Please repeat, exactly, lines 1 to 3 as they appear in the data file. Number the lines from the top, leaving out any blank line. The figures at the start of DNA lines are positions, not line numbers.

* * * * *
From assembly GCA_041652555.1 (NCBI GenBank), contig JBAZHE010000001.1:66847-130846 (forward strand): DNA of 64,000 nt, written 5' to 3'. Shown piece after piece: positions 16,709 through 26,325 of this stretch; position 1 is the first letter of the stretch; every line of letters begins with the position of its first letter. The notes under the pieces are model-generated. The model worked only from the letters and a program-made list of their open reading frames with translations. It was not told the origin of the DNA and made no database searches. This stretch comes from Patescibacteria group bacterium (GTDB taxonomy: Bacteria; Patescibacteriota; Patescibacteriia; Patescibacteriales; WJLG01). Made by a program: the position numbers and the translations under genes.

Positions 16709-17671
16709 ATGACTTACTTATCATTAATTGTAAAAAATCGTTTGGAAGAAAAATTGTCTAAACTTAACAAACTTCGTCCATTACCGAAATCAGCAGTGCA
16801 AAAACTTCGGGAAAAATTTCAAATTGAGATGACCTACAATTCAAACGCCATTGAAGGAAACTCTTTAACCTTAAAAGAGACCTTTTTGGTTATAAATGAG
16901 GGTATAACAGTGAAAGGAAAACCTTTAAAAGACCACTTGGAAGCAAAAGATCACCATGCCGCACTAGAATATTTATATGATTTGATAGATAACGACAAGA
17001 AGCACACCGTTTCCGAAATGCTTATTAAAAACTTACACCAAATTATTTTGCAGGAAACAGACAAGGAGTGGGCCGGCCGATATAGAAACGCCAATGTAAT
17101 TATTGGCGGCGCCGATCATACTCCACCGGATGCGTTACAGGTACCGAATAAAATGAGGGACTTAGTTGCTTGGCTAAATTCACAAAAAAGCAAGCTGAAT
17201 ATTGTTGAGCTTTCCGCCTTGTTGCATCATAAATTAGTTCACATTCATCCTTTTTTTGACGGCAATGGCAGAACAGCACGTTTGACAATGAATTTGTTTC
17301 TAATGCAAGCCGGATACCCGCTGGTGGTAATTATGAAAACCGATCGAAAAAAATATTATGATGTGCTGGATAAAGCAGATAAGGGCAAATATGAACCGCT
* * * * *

From assembly GCA_041652555.1 (NCBI GenBank), contig JBAZHE010000001.1:66847-130846 (forward strand): DNA of 64,000 nt, written 5' to 3'. Shown piece after piece: positions 16,709 through 26,325 of this stretch; position 1 is the first letter of the stretch; every line of letters begins with the position of its first letter. The notes under the pieces are model-generated. The model worked only from the letters and a program-made list of their open reading frames with translations. It was not told the origin of the DNA and made no database searches. This stretch comes from Patescibacteria group bacterium (GTDB taxonomy: Bacteria; Patescibacteriota; Patescibacteriia; Patescibacteriales; WJLG01). Made by a program: the position numbers and the translations under genes.

Positions 16709-17671
16709 ATGACTTACTTATCATTAATTGTAAAAAATCGTTTGGAAGAAAAATTGTCTAAACTTAACAAACTTCGTCCATTACCGAAATCAGCAGTGCA